“It’s the only arena where you could probably get away with breaking the rules – and there were a lot of people who just wanted to break free,” said Winsten, whose work in the 1990s introduced the concept of the conductor. designated in American culture through a collaboration with media companies. “People were like, ‘Enough, leave me alone.'”
Federal data backs up those suspicions, as speeding and alcohol-related deaths both rose 5% last year, while deaths of those not using seat belts rose 3. %.
Pre-pandemic factors, like checking cellphones and yelling at kids in the back seat, haven’t gone away, Winsten said, but the crisis may also have heightened drivers’ concern for stressors related to the pandemic such as death in the family, child illness, job loss or economic hardship, and even the abrupt shift to remote work and study.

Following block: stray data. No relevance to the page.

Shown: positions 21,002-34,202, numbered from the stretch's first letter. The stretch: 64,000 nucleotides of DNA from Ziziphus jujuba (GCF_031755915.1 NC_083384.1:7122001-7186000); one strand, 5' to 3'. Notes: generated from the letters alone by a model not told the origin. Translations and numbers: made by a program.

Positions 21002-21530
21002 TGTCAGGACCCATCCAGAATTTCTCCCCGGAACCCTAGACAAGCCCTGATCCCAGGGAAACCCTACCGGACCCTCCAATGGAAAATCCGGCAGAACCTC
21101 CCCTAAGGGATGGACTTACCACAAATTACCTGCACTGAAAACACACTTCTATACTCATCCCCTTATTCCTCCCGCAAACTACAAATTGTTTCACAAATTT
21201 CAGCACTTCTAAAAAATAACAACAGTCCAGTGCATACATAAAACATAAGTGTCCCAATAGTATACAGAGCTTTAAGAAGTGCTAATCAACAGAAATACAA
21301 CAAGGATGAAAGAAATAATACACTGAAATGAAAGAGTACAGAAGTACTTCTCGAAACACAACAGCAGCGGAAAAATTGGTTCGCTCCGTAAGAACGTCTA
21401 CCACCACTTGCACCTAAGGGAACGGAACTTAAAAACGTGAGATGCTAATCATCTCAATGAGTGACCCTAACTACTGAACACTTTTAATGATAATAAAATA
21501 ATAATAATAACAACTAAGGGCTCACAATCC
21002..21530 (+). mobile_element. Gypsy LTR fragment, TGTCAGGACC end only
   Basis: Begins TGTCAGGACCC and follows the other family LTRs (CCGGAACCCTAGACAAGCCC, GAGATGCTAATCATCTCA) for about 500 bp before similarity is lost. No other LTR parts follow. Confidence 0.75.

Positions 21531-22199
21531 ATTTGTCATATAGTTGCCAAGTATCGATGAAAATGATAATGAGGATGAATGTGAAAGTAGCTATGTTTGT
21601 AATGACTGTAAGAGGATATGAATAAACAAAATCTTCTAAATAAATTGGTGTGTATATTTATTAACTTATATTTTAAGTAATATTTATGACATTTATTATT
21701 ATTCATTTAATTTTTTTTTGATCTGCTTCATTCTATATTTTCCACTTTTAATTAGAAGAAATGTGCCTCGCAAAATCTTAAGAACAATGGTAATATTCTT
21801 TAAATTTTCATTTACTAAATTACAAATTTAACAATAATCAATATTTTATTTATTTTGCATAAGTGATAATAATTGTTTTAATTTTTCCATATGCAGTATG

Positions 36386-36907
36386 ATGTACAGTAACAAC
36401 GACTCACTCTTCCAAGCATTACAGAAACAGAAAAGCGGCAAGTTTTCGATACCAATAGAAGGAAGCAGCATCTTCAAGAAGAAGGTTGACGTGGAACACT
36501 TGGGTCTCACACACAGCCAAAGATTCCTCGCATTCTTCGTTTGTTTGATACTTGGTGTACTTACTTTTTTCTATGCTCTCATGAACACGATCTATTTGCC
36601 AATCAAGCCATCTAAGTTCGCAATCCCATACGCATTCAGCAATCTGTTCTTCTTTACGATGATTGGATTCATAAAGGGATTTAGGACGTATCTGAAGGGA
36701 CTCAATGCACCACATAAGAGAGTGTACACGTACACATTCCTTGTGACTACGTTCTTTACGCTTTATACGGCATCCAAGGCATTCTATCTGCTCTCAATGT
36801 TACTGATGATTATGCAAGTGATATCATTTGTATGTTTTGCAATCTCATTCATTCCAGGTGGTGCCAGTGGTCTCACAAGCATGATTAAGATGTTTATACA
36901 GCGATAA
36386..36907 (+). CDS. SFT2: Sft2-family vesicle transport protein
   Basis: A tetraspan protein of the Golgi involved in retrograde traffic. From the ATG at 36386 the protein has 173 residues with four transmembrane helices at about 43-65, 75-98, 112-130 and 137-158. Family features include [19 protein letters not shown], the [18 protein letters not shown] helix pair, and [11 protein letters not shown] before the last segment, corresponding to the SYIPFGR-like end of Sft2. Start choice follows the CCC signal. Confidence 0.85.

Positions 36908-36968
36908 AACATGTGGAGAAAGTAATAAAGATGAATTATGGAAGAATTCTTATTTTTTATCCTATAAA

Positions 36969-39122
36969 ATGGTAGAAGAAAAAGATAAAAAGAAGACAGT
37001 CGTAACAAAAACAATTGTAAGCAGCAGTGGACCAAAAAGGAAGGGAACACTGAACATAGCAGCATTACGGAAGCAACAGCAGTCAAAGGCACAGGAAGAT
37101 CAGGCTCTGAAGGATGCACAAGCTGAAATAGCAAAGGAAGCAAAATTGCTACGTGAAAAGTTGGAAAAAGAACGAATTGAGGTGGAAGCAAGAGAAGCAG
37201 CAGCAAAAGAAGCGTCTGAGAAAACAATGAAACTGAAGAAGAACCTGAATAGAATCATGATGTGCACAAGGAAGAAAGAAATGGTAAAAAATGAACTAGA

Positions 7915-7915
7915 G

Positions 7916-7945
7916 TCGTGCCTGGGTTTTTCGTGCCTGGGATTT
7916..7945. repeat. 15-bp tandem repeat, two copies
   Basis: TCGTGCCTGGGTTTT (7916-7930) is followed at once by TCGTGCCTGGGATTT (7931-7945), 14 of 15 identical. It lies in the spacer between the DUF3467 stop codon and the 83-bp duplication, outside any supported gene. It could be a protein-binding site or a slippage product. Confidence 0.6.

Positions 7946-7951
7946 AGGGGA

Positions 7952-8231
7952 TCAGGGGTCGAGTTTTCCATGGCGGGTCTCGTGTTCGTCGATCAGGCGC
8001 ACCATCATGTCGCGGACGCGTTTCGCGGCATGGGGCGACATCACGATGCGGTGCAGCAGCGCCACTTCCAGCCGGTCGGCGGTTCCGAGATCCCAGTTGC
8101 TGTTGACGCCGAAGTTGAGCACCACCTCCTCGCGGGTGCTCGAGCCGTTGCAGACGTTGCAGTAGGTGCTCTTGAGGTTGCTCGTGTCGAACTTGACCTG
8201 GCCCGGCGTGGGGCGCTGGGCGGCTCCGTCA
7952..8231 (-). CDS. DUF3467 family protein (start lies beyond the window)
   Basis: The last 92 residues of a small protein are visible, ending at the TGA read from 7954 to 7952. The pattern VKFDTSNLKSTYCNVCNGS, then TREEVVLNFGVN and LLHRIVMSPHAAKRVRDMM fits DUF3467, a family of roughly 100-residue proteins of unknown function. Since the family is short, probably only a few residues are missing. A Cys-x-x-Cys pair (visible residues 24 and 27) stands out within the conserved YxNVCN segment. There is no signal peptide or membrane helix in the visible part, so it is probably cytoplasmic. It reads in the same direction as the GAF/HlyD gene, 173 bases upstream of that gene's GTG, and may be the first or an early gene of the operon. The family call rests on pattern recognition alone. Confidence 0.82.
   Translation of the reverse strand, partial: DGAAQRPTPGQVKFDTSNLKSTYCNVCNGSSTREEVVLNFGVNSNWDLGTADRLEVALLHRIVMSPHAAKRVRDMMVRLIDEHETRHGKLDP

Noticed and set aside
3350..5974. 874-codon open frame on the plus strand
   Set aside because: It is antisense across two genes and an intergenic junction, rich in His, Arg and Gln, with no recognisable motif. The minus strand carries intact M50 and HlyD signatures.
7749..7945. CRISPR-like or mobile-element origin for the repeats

“There’s been this huge compulsion that a lot of people have felt throughout this, which is a big distraction, a dangerous distraction, and an understandable distraction,” Winsten said. “It’s different from making the decision to get your cell phone or grabbing a dropped water bottle. These are voluntary acts, but stress is not voluntary, although you can learn to manage it.
Road deaths hit their highest level in 16 years in 2021
Winsten cited a major study of crashes serious enough to call an ambulance, which found distracted driving to be a critical factor in 30% to 40%, with inadequate supervision – not actively watching the road and traffic. surroundings – the most important factor. Winsten said eye-tracking studies show your eyes stop scanning left and right when your mind isn’t primarily on driving.
“When you’re lost in thought, you can miss a lot of things on the outskirts – a cyclist you’re about to cut, a child rushing down the street after a dance, or a driver running a red light and is heading your way.” Winsten said. “We get away with it most of the time with distraction. And an uneventful trip reinforces our belief that we can handle it, that we’re not the problem, that we’re good at multitasking. But the truth is that we are playing a dangerous game of odds.